This is a 1957 publication but my recollection has more “pink” around the edges.

Mom encouraged me to read the booklet, which I did several times. There were some diagrams of reproductive organs. I had a younger sister, but had never heard anything about biology related to her birth. When the reality of the female process described set in, it all sounded messy, embarrassing and inconvenient. There was apparently a direct connection to pregnancy and motherhood. It was a bit helpful to get this information. The booklet mentioned that fathers also had some role in the reproductive process. This was the official explanation given in a nutshell. I continued to ponder whether the boys in my class were told anything at all. I certainly would not be asking any of them or my Father for details. I had exhausted what my Mother wanted to say. Maybe she knew more. I formed an impression that I would be married some day and my husband might update me on the specifics.

Spin & Marty


My prepubescent self deduced that at some point in the not too distant future, boys and girls would develop more interest in socializing. I got a sense of what this might look like from watching “The Mickey Mouse Club.” 1950’s T.V. had several boy characters in my age range, but I lost my heart to the older Spin Evans of MMC’s “The Adventures of Spin and Marty.” The Marty character was a rich kid, but Spin was cool and shared working class roots with me. The first year of this serial focused on horses and the evolution of a youthful rivalry into a friendship between the title characters. The next cycles of “New” and “Further Adventures” introduced the lovely Annette Funicello into the mix. Some rivalry came back into the picture. The suggestion that 2 boys would compete for the affection of a girl seemed pretty appealing. Of course, I was no Annette, but who was? Later programs featuring Annette depicted 2 girls competing for the attention of the same boy, which was more congruent with information I had gleaned from entertainment exposure. I experienced both of these basic scenarios as I lived through the 1960’s. The remarkable thing about my own adolescence was that between the 5th grade booklet and high school, I received little authoritative scientific information on human reproduction. I did surreptitiously read a relative’s Encyclopedia Britannica one Summer, but the information was sketchy at best.

SHS girls


Without going into too much depth, the additional information I received on this topic from my family was minimal. The basic goal was unequivocal and easy to remember. Mother just mentioned that she and my Father assumed I understood that a girl should not get pregnant before marriage. This “conversation” occurred sometime while I was in high school, possibly my Sophomore year. There was also a special co-ed Hi-Y group meeting announcing this same guidance. The implication was that self control would be the key to compliance. Of course, the particulars on how one would actually get pregnant or avoid it in a particular situation were never disclosed.  I had picked up some rudimentary information, but it was hardly comprehensive. Sexual behavior and contraception were not suitable topics for discussion even among my best girlfriends.

Contraception was not an option for girls like me. My financially challenged family really had no money for routine health care. I had to wait 2 years to get glasses. My medical examinations and dental care was sporadic and only scheduled when specifically needed for school enrollment. I received 50 cents per school day for lunch. I never gave much thought to any of this. The truth of the matter is I did not hear much about birth control until I married in college. I followed some T.V. news in my high school and early college years – Civil Rights, even Vietnam caught my focus, but the whole reproductive health planning deal did not come to my attention. The FDA approved the Pill for contraception in 1960 and the United States Supreme Court affirmed a married couples’ right to use contraception in Griswold v. Connecticut (1965). These developments did not even get on my personal radar screen.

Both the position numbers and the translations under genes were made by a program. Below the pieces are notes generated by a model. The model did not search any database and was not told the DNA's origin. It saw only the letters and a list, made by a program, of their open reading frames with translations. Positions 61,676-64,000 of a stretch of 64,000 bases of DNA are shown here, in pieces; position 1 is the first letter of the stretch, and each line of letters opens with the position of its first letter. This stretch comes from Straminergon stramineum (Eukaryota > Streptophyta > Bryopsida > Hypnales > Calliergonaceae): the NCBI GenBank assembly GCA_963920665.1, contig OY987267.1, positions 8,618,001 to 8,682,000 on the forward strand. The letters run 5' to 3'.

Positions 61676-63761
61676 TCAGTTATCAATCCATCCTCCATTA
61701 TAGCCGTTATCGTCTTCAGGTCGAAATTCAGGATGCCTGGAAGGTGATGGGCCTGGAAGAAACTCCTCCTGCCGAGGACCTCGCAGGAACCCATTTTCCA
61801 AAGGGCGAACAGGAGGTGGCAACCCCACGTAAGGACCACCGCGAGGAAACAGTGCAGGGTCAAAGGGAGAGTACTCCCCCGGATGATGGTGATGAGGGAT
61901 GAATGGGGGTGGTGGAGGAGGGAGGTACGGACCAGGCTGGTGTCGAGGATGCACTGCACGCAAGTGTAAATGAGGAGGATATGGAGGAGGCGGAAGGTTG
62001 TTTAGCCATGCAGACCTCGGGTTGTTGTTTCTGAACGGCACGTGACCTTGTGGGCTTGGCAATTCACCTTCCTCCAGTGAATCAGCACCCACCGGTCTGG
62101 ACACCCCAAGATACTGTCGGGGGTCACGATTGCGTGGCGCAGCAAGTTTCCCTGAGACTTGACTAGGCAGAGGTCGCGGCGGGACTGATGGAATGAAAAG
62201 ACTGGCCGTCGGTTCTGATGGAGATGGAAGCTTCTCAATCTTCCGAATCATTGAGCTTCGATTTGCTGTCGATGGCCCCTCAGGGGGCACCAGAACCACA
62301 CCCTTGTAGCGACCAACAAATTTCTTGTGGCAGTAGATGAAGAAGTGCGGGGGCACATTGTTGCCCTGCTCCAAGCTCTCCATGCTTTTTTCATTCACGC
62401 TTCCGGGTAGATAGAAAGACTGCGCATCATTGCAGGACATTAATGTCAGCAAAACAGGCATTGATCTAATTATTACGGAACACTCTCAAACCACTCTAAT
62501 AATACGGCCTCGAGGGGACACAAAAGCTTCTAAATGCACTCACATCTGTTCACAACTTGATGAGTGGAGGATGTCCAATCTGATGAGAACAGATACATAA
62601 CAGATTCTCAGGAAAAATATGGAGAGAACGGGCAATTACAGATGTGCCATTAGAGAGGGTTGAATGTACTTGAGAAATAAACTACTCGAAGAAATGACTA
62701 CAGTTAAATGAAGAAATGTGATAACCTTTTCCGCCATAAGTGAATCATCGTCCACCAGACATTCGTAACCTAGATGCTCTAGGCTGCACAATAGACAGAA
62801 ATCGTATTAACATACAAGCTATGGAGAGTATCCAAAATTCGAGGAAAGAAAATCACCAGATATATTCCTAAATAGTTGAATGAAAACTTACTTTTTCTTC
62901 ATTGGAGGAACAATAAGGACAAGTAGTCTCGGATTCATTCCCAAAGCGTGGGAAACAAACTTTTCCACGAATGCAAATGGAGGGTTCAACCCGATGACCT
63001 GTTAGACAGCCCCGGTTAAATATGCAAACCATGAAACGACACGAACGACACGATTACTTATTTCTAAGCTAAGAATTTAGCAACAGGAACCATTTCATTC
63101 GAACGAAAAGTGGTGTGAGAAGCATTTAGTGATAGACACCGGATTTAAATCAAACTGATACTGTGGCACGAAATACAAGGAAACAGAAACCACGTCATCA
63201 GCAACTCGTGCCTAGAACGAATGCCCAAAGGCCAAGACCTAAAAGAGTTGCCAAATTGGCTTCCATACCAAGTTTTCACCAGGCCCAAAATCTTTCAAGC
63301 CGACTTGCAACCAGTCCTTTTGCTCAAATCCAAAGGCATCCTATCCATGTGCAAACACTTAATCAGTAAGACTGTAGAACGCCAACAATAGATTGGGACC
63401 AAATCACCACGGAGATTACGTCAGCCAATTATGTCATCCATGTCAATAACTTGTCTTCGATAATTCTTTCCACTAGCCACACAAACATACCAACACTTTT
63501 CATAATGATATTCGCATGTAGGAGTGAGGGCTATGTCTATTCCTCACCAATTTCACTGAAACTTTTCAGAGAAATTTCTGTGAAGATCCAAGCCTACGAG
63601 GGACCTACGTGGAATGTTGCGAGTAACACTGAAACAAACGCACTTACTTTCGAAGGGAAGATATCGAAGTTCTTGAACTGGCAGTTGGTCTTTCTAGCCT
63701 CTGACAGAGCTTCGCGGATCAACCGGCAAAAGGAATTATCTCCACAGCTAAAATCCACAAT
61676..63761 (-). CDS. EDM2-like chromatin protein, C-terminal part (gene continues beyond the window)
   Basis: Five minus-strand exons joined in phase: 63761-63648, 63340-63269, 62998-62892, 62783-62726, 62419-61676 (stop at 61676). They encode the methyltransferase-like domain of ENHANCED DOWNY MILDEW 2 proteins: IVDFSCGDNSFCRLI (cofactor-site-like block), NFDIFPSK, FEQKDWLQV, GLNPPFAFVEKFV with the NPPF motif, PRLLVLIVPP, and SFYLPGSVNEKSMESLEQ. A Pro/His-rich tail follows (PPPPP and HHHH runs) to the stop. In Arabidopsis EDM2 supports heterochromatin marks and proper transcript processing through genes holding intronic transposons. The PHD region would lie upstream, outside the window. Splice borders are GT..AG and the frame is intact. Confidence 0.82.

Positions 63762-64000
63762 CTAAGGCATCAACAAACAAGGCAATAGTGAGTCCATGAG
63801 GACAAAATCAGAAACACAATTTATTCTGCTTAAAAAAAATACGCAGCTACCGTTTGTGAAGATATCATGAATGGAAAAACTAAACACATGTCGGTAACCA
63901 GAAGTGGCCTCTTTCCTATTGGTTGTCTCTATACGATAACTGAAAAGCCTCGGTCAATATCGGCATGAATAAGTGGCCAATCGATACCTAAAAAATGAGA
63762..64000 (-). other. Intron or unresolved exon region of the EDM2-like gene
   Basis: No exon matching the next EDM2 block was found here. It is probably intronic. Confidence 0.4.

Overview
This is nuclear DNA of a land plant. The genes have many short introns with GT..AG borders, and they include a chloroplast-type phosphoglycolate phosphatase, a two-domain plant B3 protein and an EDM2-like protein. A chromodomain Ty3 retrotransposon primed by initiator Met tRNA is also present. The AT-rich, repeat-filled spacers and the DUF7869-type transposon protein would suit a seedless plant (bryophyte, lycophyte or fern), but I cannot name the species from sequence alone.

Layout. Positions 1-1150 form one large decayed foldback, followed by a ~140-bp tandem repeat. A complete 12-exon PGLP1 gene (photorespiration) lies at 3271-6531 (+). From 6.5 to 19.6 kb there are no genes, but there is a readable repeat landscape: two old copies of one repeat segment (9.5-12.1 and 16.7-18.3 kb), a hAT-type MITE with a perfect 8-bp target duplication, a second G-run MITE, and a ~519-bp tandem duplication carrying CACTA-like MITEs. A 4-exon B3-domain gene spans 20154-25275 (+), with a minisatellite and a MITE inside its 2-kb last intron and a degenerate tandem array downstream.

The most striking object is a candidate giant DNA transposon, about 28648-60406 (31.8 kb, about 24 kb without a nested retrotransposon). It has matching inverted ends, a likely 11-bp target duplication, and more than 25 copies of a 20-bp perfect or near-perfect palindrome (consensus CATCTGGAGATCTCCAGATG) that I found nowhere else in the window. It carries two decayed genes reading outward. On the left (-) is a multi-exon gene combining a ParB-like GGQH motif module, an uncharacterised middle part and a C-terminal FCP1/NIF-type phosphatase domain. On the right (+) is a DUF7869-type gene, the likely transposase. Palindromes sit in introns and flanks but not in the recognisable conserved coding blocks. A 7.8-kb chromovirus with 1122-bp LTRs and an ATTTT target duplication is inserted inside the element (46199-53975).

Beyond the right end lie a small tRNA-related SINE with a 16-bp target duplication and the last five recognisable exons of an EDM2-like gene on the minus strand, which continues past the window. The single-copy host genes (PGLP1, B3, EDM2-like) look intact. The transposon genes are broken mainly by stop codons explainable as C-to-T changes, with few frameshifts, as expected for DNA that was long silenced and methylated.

Some of my classmates faced the consequences of teenage pregnancy. Dropping out of high school was pretty much a given back then. I heard tales of teenage marriages with new dads having to work at low wage jobs providing little opportunity for their family’s future. Celebrity Ricky Nelson from “The Adventures of Ossie and Harriet” seemed to work it out following some initial scandal. He was a rich kid and had resources my peer group lacked. Unplanned pregnancy was risky business for a working class teen in the 1960’s.

Anyone perusing this story for a contrite confession of teenage transgressions will be disappointed. My lack of information on human reproduction did not present any problems for me. I was blessed with one pregnancy in my life that surprised me 5 years into my first marriage and halfway through my law school education. I share all this TMI to introduce a topic central to my political “Herstory.” I lived my early Nebraska life in a bubble of 20th Century naivete and ignorance that did not prepare me for adulthood, gender relations, or political engagement. How then did I evolve into a Nebraska Democratic Party “personality” associated with Feminism?

This is where the story gets a bit interesting, if not fascinating to me. I will get into it more in PART TWO and future blogs, but for now let’s just say it concerns my experiences as a young wife, university studies, Law School, my legal career, Nebraska Democratic Party activists and a certain Lincoln Journal Star reporter.